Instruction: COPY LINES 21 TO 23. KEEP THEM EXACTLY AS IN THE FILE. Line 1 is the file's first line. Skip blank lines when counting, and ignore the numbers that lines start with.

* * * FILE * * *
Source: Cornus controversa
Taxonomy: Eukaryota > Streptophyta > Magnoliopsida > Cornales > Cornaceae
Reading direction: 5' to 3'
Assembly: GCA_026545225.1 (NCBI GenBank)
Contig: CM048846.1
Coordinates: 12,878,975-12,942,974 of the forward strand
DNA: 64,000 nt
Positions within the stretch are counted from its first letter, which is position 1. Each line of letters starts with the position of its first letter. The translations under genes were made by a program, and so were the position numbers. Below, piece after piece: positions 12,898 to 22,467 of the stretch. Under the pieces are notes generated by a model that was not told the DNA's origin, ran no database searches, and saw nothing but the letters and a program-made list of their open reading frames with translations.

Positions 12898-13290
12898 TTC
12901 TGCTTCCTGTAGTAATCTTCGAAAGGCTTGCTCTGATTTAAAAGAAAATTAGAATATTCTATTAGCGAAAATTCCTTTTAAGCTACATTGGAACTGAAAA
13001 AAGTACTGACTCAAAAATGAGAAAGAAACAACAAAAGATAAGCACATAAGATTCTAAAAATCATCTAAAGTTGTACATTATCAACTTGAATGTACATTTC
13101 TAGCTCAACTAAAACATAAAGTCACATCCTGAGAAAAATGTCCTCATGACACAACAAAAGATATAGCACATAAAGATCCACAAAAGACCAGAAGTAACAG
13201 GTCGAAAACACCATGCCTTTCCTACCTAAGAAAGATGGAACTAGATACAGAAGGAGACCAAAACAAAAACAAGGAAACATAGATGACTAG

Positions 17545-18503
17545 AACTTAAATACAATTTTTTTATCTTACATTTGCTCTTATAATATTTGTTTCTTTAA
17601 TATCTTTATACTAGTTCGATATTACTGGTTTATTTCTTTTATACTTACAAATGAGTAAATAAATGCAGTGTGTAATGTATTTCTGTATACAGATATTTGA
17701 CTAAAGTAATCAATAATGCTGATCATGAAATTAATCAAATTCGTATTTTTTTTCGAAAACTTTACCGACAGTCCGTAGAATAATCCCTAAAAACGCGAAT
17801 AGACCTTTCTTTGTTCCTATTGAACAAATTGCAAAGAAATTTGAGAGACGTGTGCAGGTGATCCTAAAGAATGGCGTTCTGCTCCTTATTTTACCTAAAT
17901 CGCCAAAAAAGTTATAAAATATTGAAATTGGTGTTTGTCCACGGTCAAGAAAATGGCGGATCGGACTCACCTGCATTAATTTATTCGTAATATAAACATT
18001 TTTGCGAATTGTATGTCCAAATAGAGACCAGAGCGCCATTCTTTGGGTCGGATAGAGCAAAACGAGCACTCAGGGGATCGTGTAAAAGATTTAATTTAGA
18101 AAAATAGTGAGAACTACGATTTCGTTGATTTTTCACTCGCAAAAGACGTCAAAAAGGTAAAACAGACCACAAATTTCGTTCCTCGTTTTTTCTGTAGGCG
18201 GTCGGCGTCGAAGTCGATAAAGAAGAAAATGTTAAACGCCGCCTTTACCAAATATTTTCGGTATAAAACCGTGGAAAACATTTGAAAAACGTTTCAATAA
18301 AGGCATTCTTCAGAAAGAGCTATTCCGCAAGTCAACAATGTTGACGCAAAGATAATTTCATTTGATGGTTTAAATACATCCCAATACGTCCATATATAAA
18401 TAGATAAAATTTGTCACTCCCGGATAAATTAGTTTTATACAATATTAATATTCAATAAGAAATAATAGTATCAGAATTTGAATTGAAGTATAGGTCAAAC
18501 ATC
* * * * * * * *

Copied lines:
18001 TTTGCGAATTGTATGTCCAAATAGAGACCAGAGCGCCATTCTTTGGGTCGGATAGAGCAAAACGAGCACTCAGGGGATCGTGTAAAAGATTTAATTTAGA
18101 AAAATAGTGAGAACTACGATTTCGTTGATTTTTCACTCGCAAAAGACGTCAAAAAGGTAAAACAGACCACAAATTTCGTTCCTCGTTTTTTCTGTAGGCG
18201 GTCGGCGTCGAAGTCGATAAAGAAGAAAATGTTAAACGCCGCCTTTACCAAATATTTTCGGTATAAAACCGTGGAAAACATTTGAAAAACGTTTCAATAA